Re: Charrette Process LO2194
Sun, 23 Jul 1995 08:43:56 -0400

In LO2146 Myrna Casebolt inquired about the charrette process.

Charrettes are commonly used in design schools. It is an intensive
immersion into the design task for days at a time. It is intended to
produce a high volume of creative results while growing the capability of
the participants to pull together and achieve, under tight timing

I've had the privilege of facilitating a future oriented design charrette
at my organization. I guided one of four such efforts. While I am quite
experienced in facilitation, this was the first experience for any of us
in charrettes.

The process worked well (in terms of results), but was a tough one. The
four facilitators and the sponsor met several times for after-action
reviews and found that there were lots of common experiences.

All of the problems you expect to find in team building happened in the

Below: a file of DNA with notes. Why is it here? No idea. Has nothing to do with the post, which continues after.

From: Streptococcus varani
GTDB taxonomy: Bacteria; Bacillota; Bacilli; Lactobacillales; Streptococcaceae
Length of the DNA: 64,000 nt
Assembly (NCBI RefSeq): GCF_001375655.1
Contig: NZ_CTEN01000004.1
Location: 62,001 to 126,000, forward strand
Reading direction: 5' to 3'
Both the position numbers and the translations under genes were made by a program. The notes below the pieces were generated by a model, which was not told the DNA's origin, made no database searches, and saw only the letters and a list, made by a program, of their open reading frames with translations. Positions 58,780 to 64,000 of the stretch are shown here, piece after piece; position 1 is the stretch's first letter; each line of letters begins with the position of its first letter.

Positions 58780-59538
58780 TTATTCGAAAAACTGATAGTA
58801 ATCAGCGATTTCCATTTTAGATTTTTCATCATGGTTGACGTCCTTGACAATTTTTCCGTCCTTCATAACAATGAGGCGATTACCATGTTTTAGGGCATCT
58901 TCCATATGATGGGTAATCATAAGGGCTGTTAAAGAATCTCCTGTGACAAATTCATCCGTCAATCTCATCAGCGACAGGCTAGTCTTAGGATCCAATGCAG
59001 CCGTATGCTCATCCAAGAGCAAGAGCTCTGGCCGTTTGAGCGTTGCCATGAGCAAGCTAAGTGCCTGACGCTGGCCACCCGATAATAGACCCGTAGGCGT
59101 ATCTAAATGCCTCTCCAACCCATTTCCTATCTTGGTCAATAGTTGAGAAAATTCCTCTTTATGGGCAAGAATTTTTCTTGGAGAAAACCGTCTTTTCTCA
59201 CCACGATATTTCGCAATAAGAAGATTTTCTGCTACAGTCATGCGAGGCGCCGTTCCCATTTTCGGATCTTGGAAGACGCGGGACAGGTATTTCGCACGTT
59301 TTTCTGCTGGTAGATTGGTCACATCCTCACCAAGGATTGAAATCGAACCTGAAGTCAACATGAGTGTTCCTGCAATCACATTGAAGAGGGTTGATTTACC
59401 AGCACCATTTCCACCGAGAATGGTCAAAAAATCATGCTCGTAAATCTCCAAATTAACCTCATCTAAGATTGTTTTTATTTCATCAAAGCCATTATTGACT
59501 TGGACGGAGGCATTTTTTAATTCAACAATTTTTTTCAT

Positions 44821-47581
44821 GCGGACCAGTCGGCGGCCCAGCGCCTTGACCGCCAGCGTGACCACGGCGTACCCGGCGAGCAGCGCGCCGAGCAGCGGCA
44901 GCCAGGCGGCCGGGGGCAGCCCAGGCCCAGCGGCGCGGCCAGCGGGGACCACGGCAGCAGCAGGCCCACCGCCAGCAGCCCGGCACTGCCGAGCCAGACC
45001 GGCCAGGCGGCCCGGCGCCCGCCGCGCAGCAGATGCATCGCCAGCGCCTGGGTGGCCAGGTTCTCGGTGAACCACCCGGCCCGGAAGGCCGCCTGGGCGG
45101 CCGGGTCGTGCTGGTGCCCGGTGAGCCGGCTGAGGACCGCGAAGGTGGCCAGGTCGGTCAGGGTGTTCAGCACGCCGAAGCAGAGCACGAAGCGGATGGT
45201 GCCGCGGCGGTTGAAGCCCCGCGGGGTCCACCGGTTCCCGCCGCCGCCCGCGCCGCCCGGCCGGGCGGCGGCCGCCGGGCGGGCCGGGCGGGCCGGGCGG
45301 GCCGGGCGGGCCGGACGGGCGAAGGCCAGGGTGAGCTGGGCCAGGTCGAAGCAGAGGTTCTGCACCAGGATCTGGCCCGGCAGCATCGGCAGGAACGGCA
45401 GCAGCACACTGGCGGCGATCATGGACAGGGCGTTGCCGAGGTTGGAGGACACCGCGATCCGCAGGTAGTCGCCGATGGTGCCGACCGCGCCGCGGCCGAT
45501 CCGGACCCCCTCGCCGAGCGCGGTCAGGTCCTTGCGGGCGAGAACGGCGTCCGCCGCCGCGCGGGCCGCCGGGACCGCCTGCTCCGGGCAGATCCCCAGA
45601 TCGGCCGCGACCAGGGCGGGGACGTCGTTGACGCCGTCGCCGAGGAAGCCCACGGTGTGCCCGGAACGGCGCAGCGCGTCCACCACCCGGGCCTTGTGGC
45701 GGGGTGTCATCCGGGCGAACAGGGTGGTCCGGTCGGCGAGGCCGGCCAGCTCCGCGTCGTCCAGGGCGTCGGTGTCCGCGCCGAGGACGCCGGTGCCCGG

charrettes, but faster (and sometime more intensely). Even though we
jointly met and mapped out a game plan, there was considerable resistance
to following it. I chose not to "strong arm" the group into following the
plan, but made sure they knew they were consciously deviating.

The facilitators seemed to agree that we were engaged in "loosely
organized, directed chaos." We generally agreed that we would like to do
it again, but not too soon (it was draining).

I describe my group as "process resistent" while another facilitator said
it was like "herding cats".

>From my limited experience with charrettes, I think it has a lot risk,
particularly if you are going to do it with senior managers who may have
very diverse agendas. The one thing that seemed to make it all work was
the majority of participants had a burning desire to MAKE it work. This
was partly fueled by our firm commitment to present results to all the
senior leaders of the company.

Hope this is helpful.

Bill Eureka <>